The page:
Thursday, March 10, 2011

How the feds claim authority for indefinite detention

A commenter sent me a personal e-mail asking a question about "If this isn't unconstitutional, nothing is" from yesterday. He asked, 
I'm assuming this is referring to Executive Order 13567. I didn't read it thoroughly, but I wasn't able to find the section that claims this right on first scan.

Can you comment on which section of Executive Order 13567 claims this right?
I studied the Executive Order, and was stumped too. I consider Andrew Napolitano to be a highly trustworthy source, and was surprised that he came up with this without further backup. I did some further research. The fact is, this assertion is not new to this Executive Order. Here is how I answered the commenter:

The answer in Executive Order 13567 isn't obvious. Section 2 holds that continued detention is warranted if it is necessary "to protect against a significant threat to the security of the United States." There is no independent assessment as to what a "significant threat" is. Practically anything the President has wanted to do in this area since 1945 can be, and has been, justified on the basis of "national security."

The second warning comes from section 1(b), which that this is a "discretionary process of review" that "does not affect the scope of detention authority under present law."  The periodic review process strikes me as being the reverse of a show trial. It pretends to offer a way for the detainee to be released, but a careful reading of section 3 in light of the other two sections suggests to me that it does no such thing. It's a completely non-binding review.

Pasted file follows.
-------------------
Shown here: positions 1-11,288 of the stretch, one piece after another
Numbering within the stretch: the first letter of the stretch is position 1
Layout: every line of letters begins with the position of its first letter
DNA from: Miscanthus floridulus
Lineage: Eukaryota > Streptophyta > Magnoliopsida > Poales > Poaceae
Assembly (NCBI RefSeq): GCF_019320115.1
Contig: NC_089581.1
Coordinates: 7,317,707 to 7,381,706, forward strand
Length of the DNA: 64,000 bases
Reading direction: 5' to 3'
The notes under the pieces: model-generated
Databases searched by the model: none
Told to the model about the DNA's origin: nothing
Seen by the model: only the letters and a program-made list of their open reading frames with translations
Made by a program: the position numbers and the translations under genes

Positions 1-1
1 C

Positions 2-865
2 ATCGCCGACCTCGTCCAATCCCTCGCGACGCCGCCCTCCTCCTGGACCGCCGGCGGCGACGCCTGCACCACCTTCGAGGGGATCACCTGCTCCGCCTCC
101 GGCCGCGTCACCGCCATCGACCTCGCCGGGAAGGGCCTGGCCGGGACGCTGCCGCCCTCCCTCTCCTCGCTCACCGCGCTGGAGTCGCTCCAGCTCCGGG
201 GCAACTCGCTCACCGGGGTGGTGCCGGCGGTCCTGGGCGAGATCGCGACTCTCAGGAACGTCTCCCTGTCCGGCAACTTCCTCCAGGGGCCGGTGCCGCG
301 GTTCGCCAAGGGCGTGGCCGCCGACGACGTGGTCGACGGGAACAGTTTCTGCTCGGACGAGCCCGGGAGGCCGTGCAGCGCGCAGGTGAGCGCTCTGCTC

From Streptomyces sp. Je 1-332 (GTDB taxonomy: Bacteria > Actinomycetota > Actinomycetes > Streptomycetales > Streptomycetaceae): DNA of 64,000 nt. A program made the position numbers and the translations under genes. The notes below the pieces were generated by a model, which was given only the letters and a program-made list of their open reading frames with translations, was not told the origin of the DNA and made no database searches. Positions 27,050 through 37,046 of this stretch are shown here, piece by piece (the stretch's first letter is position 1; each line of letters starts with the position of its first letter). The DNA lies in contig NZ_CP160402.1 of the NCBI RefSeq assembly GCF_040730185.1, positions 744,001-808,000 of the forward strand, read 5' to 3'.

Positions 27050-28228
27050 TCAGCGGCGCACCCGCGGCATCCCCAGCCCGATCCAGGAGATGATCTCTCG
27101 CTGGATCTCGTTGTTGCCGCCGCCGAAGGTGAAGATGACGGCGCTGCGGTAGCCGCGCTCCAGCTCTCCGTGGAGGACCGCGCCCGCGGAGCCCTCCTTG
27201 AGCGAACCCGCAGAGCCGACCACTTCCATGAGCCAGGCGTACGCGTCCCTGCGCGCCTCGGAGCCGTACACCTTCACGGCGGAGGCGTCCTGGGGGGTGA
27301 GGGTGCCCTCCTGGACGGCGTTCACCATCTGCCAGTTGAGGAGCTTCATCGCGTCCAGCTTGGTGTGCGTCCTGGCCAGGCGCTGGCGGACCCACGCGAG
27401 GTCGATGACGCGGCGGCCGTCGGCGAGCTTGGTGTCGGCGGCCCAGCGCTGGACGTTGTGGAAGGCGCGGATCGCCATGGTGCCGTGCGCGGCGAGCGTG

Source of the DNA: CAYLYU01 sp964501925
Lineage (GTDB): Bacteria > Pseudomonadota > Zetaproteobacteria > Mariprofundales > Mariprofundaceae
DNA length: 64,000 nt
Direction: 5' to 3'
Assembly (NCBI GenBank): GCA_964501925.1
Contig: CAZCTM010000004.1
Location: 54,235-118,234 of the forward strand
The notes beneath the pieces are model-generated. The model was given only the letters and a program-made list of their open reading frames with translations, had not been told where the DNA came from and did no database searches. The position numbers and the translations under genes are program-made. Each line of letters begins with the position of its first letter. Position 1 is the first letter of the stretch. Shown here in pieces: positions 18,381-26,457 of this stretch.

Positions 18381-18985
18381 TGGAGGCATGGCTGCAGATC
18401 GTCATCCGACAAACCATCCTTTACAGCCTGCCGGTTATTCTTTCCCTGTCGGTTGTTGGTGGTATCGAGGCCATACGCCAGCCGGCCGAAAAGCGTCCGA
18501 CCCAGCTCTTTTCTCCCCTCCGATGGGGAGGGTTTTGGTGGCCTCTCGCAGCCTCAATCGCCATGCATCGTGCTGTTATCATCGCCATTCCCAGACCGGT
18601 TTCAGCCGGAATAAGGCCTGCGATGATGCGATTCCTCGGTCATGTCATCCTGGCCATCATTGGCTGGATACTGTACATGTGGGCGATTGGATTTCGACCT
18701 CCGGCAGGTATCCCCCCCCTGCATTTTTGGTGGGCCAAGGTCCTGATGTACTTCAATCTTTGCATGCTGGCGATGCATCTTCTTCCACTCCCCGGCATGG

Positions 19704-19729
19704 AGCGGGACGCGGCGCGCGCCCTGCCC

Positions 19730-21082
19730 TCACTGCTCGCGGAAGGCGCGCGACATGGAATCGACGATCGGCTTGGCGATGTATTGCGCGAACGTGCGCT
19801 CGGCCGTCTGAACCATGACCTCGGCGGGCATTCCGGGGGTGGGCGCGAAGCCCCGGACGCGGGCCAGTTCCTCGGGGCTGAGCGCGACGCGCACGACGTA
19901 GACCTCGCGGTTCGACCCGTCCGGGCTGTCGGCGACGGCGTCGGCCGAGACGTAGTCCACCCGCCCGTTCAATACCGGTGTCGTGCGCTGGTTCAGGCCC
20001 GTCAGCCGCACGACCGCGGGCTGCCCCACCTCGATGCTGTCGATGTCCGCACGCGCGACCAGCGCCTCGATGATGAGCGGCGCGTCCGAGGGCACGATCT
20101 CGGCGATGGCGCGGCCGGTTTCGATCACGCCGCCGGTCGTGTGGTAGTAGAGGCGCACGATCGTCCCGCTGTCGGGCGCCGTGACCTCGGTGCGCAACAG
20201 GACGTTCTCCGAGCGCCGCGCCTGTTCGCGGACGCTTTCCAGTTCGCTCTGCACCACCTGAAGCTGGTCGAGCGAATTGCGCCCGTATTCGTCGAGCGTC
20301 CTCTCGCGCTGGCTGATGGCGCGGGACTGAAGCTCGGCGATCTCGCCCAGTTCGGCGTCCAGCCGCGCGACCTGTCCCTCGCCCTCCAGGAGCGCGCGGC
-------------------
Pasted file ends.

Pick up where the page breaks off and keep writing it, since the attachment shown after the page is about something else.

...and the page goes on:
The "scope of detention under present law" where it applies to foreign nationals, is vast. The issue of detention after acquittal arose in an article by Joan McCarter for The Daily Kos (not exactly a right-wing publication), entitled "Presidential Post-Acquittal Detention Power." Quoting testimony from the Senate Armed Services Committee July 7, 2009, Defense Department General Counsel Jeh Johnson gave this reply to a question by Sen. Mel Martinez (R-Florida):
Martinez looked surprised. "So the prosecution is moot?" he asked.

"No, no, not in my judgment," Johnson said. But the scenario he outlined strongly suggested it is. If an administration review panel "determines this person is a security threat" and "for some reason is not convicted of a lengthy prison sentence, I think we have the authority to continue to detain someone" under "law of war authority" as granted by the September 2001 Authorization to Use Military Force, Johnson said. And beyond that source of authority "we have the authority in the first place."
Continued detention without trial, or after acquittal, is an egregious violation of the Fourth and Fourteenth Amendments.

Questions: If we do not uphold our own Constitution, how can we say that we stand for freedom under the rule of law? And if we cannot say that we stand for freedom under the rule of law, by what moral authority are we conducting this so-called "War on Terror"?

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